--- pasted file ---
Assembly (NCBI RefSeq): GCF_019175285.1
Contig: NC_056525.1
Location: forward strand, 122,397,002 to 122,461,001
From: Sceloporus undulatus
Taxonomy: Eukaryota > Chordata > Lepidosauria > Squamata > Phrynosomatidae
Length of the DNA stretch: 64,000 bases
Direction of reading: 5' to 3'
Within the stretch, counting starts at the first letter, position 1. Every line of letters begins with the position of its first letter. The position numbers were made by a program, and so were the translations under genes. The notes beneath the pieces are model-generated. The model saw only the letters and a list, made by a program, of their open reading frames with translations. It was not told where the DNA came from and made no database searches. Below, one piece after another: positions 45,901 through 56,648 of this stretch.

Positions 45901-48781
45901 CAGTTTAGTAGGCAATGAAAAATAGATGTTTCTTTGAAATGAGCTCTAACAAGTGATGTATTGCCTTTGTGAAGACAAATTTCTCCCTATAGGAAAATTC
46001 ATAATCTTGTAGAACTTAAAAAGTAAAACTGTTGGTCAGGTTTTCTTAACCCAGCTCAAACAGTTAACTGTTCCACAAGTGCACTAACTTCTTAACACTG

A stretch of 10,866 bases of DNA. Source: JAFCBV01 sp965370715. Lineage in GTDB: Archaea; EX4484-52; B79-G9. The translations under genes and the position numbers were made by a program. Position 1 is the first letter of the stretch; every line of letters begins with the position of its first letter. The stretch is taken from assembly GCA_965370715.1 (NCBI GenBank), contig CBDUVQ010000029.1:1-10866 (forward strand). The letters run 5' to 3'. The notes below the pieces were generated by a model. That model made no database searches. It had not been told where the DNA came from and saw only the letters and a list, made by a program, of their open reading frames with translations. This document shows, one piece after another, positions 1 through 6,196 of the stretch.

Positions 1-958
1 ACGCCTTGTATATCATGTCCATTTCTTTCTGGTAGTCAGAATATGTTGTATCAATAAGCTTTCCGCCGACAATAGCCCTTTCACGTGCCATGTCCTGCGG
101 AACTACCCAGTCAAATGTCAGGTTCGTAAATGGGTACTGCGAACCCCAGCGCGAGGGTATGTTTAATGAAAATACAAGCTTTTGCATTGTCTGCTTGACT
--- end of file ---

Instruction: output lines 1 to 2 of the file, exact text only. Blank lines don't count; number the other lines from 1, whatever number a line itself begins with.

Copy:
Assembly (NCBI RefSeq): GCF_019175285.1
Contig: NC_056525.1